Thursday, November 8, 2012

William Zinsser Explains How He Wrote “On Writing Well.”

A few years ago, William Zinsser composed a lengthy column on how he wrote and revised his classic guide “On Writing Well.” He tells us that in his own writing, he had tried to emulate E.B. White, among other accomplishments, the coauthor of “The Elements of Style.”  Zinsser worried that he would have nothing new to say in his own book. Here is an excerpt:

The dominant manual at that time was The Elements of Style, by E. B. White and William Strunk Jr., which was E. B. White’s updating of the guide that had most influenced him, written in 1918 by his English professor at Cornell. My problem was that White was the writer who had most influenced me. His was the style—seemingly casual but urbane and wise—that I had long taken as my own model. How could I not agree with everything he said about language and usage in The Elements of Style? He was Goliath standing in my path.

But when I analyzed White’s book, its terrors evaporated. The Elements of Style was essentially a book of pointers and admonitions: Do this, don’t do that. As principles they were invaluable, but they were only principles, existing without context or reality. What his book didn’t teach was how to apply those principles to the various forms that nonfiction writing can take, each with its special requirements: travel writing, science writing, business writing, the interview, memoir, sports, criticism, humor. That’s what I taught in my course, and it’s what I would teach in my book. I wouldn’t compete with The Elements of Style; I would complement it.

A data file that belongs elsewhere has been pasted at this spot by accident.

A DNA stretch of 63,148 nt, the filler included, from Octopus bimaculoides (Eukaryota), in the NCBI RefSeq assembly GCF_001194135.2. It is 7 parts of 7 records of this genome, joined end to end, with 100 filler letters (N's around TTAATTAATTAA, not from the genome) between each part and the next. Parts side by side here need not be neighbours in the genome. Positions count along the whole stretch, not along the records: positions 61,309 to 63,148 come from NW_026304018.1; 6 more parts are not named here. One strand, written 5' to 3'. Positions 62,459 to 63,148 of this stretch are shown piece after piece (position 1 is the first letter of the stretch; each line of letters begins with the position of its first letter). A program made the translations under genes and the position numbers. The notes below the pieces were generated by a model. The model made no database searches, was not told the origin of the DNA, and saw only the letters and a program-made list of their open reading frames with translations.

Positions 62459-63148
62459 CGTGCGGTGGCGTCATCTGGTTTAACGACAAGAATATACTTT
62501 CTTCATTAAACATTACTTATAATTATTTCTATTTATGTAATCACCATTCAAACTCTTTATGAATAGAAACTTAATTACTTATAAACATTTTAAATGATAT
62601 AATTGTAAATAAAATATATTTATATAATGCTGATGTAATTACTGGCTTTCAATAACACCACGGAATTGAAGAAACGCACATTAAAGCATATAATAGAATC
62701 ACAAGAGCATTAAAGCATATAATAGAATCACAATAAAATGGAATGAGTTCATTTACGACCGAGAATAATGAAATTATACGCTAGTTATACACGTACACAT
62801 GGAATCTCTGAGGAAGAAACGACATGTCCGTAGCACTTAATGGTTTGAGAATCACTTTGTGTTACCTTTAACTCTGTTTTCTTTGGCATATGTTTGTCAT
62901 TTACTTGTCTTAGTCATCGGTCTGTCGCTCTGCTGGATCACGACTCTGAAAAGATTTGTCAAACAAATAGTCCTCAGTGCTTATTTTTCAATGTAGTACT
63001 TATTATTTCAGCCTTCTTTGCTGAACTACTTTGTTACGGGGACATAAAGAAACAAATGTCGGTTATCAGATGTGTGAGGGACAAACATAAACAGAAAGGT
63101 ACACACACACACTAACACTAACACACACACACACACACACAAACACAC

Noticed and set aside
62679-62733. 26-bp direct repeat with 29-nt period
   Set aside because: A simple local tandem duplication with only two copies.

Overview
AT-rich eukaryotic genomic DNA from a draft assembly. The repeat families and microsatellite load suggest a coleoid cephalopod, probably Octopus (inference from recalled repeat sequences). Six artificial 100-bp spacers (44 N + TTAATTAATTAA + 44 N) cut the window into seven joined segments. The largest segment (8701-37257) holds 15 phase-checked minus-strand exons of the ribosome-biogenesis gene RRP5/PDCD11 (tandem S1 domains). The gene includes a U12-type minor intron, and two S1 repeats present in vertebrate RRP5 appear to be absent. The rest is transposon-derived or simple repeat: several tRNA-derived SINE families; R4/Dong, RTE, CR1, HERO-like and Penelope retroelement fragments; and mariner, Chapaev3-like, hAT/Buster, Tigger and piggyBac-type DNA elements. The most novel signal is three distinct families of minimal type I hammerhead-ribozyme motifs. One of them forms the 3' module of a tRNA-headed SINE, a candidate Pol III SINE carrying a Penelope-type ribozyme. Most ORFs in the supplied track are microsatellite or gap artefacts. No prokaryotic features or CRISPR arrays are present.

That decision gave me my pedagogical structure. It also finally liberated me from E. B. White. I saw that I was long overdue to stop trying to write like E. B. White—and trying to be E. B. White, the sage essayist. He and I, after all, weren’t really much alike. He was a passive observer of events, withdrawn from the tumult, his world bounded by his office at The New Yorker and his house in rural Maine. I was a participant, a seeker of people and far places, change and risk. At Yale I had also become a teacher, my world enlarged by every new student who came along. The personal voice of the teacher, not the literary voice of the essayist, was the one I wanted narrating my book.

The column offers more on other aspects of Zinsser’s excerpts. Well worth reading.


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